It is a wood bottom version of this style of cheap plane. As often found in these planes. This isn't in the original type study - Some of the lever caps can be found with the outline of the sweetheart logo cast into the backside. Let me know if you wanted any pics of the plane. Many of them have been repaired with a welding, which sticks out like a sore thumb, usually, but some repairs are very good and can go undetected.
The lateral adjustment lever makes its debut. The original plain cylinder brass nut for the knob and tote. The plane can be used to trim crossgrain rabbets, the cheeks of tenons, for cutting rabbets, general block plane work, etc.
- Nickel plated cast iron, used for marking rabbet jams, thickness of butts, mortises and marking, plus for squaring the edge of a butt hinge.
- It doesn't follow the curve - straight across.
- The plane underwent several modifications over its long life.
Peter Robinson s Pages
The iron's pitch and orientation make a cap iron unnecessary, and impractical for that matter. Cast iron, japanned, hardwood handle, nickel plated trimmings. Cast iron, japanned with rosewood knob. Rather than try to create a formal type study, I decided to focus more on the practical goal of simply establishing criteria for dating the planes within the narrowest possible time frame. This page is the best resource I know for dating them.
Type study doesn't mention this, but the cutters now have rounded tops instead of the angular top. If this screw is tightened too much, it can crack the casting. Corrugated bottom preferred by some for working on soft woods. The handle had been glued. Rosewood is used for the tote and knob, newly divorced woman and and the tote on this plane is unique in that it has a concave bottom to fit over the aforementioned hump.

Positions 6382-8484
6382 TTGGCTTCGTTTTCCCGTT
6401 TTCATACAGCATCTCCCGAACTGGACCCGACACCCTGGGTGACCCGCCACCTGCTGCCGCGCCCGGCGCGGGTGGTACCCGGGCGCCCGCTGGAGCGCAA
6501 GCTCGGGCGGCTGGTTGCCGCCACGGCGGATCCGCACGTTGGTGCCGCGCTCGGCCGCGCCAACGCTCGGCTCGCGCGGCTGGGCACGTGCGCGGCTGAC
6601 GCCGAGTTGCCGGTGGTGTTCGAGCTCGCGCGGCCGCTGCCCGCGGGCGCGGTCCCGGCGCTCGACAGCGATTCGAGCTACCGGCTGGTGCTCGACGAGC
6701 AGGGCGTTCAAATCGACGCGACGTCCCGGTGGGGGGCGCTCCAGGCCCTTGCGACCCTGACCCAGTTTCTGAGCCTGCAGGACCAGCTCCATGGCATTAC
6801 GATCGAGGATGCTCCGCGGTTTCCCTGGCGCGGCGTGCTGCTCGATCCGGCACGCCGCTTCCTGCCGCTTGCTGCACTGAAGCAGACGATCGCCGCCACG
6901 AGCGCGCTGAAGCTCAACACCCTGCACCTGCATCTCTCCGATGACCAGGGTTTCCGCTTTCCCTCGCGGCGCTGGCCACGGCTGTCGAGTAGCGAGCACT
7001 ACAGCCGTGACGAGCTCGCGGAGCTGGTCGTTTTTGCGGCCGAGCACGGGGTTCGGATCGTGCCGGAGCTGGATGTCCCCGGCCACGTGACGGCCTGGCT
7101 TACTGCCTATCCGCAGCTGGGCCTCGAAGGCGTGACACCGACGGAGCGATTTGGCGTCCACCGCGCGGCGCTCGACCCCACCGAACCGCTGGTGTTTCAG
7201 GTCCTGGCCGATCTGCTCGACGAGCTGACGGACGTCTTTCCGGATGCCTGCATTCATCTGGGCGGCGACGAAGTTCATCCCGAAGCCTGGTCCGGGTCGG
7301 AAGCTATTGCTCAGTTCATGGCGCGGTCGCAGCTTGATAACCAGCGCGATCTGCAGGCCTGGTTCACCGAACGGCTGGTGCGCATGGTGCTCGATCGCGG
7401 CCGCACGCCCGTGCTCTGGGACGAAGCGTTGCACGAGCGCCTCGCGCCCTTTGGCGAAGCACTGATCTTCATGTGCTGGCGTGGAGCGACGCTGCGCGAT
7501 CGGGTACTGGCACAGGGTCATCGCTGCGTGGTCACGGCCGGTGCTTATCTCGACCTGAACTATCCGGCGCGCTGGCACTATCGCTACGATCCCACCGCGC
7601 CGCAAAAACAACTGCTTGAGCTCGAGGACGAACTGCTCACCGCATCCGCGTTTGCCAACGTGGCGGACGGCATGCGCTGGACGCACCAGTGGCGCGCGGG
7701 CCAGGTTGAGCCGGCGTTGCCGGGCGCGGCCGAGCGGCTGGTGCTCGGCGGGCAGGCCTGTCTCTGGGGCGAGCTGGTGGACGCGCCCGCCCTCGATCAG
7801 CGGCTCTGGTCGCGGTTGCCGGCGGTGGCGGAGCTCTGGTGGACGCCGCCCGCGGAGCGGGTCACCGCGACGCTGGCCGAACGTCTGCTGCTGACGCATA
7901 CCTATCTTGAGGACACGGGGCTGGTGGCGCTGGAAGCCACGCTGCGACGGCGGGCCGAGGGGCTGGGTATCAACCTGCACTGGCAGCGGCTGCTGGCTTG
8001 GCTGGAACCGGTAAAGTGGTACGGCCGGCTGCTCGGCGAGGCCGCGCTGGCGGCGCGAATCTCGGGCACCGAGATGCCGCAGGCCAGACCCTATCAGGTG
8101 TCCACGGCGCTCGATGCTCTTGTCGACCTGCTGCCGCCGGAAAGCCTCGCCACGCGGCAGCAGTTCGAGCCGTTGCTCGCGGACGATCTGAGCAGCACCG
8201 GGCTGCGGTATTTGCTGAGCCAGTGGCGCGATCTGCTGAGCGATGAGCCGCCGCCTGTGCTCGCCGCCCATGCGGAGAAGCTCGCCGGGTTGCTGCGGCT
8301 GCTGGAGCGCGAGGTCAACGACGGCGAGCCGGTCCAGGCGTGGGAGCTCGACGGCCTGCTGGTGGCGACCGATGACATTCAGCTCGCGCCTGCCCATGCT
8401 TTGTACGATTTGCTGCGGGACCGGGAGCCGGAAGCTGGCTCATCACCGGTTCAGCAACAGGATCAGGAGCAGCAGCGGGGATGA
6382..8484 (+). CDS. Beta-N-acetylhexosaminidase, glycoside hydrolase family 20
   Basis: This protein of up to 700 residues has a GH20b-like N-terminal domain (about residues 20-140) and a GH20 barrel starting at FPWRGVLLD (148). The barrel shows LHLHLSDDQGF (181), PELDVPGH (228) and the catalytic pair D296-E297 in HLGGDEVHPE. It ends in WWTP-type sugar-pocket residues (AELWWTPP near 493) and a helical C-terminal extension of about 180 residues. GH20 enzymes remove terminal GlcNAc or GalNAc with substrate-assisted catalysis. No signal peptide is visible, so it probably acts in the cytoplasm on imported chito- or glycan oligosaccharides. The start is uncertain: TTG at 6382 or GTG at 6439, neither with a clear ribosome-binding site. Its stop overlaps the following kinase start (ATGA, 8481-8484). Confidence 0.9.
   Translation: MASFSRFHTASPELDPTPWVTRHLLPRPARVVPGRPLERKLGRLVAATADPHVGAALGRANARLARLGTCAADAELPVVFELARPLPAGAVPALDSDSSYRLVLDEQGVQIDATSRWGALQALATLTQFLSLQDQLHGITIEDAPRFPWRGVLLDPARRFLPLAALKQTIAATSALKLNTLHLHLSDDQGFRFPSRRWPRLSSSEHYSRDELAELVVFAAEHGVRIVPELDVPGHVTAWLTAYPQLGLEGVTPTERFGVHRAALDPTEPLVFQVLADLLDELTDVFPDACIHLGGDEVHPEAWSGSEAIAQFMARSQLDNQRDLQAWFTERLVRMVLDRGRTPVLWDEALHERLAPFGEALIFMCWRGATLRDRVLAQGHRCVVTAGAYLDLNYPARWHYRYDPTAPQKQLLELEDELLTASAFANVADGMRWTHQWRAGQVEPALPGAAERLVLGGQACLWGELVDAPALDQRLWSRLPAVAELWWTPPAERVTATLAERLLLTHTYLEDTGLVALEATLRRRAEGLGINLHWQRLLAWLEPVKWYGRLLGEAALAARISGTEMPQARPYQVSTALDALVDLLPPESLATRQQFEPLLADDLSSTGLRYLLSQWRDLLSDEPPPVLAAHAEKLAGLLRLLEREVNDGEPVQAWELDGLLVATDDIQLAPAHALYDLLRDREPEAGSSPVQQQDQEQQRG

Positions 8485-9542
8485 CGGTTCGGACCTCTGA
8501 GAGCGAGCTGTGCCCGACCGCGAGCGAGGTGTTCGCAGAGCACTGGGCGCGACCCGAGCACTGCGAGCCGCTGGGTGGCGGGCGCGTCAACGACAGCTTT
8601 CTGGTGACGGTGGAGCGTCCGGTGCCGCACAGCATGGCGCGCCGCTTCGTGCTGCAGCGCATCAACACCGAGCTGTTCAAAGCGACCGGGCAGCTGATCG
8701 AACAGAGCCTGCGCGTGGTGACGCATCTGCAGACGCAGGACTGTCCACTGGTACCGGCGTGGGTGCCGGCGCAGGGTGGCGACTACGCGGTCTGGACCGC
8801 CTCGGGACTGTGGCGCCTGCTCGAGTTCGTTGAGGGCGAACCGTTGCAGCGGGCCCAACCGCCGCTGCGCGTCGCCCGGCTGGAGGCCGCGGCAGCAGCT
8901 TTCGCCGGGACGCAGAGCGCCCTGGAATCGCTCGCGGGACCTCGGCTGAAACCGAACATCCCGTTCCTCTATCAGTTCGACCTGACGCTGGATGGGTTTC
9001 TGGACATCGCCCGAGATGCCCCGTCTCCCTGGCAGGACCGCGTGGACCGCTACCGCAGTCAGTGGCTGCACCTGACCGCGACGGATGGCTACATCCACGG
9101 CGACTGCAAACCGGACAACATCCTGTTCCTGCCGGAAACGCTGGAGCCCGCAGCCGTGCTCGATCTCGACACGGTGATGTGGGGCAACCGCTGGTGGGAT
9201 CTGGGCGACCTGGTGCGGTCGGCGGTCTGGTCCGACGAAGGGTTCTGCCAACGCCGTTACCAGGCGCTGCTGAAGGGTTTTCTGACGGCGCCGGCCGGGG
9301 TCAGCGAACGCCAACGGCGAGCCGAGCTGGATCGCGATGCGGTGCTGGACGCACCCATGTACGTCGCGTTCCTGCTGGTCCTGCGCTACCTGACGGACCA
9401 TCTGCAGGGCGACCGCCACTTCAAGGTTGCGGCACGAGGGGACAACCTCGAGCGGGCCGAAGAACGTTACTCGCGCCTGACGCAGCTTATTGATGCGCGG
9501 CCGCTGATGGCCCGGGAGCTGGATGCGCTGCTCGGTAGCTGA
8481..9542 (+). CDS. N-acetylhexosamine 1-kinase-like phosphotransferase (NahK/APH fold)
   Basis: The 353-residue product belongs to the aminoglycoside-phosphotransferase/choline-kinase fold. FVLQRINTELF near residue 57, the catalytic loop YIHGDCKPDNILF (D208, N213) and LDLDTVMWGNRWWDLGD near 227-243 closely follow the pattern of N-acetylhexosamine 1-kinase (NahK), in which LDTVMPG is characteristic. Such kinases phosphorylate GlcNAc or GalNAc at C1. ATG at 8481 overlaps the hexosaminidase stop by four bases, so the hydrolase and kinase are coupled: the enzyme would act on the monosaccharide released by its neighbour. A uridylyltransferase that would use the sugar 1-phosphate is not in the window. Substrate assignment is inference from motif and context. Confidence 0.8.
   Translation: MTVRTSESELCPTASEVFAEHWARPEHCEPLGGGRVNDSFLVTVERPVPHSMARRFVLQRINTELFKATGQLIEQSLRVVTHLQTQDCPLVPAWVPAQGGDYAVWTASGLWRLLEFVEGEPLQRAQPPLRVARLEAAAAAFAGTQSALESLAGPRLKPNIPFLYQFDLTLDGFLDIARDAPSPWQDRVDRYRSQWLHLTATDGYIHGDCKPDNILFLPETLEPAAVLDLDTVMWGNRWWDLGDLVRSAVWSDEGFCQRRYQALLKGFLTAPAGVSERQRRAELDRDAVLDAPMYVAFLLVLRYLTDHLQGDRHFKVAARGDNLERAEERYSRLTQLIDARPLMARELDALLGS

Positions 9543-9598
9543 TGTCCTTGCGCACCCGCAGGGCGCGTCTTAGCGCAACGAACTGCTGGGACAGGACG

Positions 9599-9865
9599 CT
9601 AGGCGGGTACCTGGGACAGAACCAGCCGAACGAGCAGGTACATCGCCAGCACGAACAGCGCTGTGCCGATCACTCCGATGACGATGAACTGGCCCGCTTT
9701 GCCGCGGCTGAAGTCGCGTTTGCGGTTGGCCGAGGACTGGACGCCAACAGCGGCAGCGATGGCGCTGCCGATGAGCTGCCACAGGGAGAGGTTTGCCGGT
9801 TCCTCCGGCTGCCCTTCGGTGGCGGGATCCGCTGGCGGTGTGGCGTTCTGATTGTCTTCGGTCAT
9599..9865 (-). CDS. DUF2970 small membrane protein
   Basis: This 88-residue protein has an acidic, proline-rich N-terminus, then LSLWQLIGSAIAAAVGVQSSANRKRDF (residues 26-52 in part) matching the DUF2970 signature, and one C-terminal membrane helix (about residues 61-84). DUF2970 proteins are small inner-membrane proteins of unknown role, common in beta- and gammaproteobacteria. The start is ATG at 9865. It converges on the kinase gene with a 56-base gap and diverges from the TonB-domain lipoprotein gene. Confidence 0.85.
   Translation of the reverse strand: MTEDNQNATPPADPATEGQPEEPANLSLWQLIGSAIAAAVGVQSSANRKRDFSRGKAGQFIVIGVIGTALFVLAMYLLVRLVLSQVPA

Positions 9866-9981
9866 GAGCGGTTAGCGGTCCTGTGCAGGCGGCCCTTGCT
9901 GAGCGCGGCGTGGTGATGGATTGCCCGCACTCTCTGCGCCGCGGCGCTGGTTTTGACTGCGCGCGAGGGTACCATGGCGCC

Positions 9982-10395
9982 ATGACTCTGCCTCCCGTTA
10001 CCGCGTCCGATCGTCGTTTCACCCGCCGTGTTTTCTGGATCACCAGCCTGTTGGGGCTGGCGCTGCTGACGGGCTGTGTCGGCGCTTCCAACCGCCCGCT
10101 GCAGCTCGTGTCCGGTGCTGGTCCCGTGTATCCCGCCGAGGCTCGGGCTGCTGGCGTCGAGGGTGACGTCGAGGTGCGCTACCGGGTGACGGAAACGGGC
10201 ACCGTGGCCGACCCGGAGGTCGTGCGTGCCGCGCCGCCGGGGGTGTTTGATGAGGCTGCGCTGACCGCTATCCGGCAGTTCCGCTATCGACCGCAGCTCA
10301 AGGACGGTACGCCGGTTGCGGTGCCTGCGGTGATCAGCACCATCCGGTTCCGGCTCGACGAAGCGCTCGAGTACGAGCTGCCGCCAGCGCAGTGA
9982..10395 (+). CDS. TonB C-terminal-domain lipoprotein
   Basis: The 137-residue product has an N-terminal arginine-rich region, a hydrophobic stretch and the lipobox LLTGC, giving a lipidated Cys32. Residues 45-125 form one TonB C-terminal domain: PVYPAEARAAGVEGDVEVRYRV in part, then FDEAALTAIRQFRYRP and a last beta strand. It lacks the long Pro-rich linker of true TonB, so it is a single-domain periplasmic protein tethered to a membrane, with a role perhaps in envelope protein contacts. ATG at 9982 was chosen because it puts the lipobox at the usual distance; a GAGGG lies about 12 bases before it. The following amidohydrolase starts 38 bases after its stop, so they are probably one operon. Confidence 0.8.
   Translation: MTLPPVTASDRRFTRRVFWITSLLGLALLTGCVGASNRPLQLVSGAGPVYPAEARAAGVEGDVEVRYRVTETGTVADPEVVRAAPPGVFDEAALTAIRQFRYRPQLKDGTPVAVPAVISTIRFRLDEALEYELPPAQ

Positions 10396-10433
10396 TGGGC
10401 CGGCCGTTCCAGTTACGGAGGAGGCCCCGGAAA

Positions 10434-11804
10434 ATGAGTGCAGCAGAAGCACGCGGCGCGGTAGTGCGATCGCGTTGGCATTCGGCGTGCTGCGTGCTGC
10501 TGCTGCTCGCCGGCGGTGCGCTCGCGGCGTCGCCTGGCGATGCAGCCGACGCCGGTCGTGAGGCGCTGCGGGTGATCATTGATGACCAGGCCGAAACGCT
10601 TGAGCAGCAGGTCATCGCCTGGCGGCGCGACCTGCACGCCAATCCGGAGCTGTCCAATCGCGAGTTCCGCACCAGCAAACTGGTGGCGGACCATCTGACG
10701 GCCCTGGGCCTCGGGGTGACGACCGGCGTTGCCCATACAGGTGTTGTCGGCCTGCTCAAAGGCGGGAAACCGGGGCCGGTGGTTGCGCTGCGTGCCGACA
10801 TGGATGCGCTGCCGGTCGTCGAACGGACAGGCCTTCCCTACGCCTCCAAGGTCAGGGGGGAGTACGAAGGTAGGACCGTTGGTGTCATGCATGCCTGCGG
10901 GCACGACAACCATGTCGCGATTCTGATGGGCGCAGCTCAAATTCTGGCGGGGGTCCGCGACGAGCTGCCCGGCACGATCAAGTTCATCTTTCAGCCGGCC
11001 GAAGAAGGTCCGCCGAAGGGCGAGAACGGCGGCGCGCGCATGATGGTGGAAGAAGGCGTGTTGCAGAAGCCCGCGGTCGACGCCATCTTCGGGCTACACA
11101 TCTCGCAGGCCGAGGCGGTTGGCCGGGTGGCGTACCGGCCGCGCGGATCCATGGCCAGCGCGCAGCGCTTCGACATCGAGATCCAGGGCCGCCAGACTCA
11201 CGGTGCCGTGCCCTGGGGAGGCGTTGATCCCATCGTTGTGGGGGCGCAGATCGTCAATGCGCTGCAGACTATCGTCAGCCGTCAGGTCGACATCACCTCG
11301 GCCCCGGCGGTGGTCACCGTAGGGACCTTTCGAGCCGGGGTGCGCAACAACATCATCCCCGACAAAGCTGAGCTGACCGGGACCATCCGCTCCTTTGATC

On the business end of the lever is a pin-like projection, which engages a depression in the bottom of the cap screw. It has the typical rosewood knob and tote like those found on the Bailey bench planes, and it is gripped and pushed just like the bench planes are. It attempted to be too much, when it didn't need to be. The lateral adjustment lever and eccentric lever are often nickeled, but later ones are just stamped from steel and buffed. The knurling on the brass depth adjuster is now parallel on most examples.
The Stanley Bench Plane Page
It very much resembles the business end of the lateral adjustment lever found on the common bench planes. As is the case with all rabbet planes, a batten is normally fastened to the work at the desired with of the rabbet. The plane was used in the kneeling position kneeling before a false God? These planes have always been popular, with their full adjustment features identical to those found on the bench planes.
Handle and knob are hardwood stained red or painted black. Hey, my life isn't complete without one, and I gotta have one - press here to order. The earliest models of the plane have a japanned lever cap with a fancy nickel plated screw. No dates, replacement part or possibly still a copy?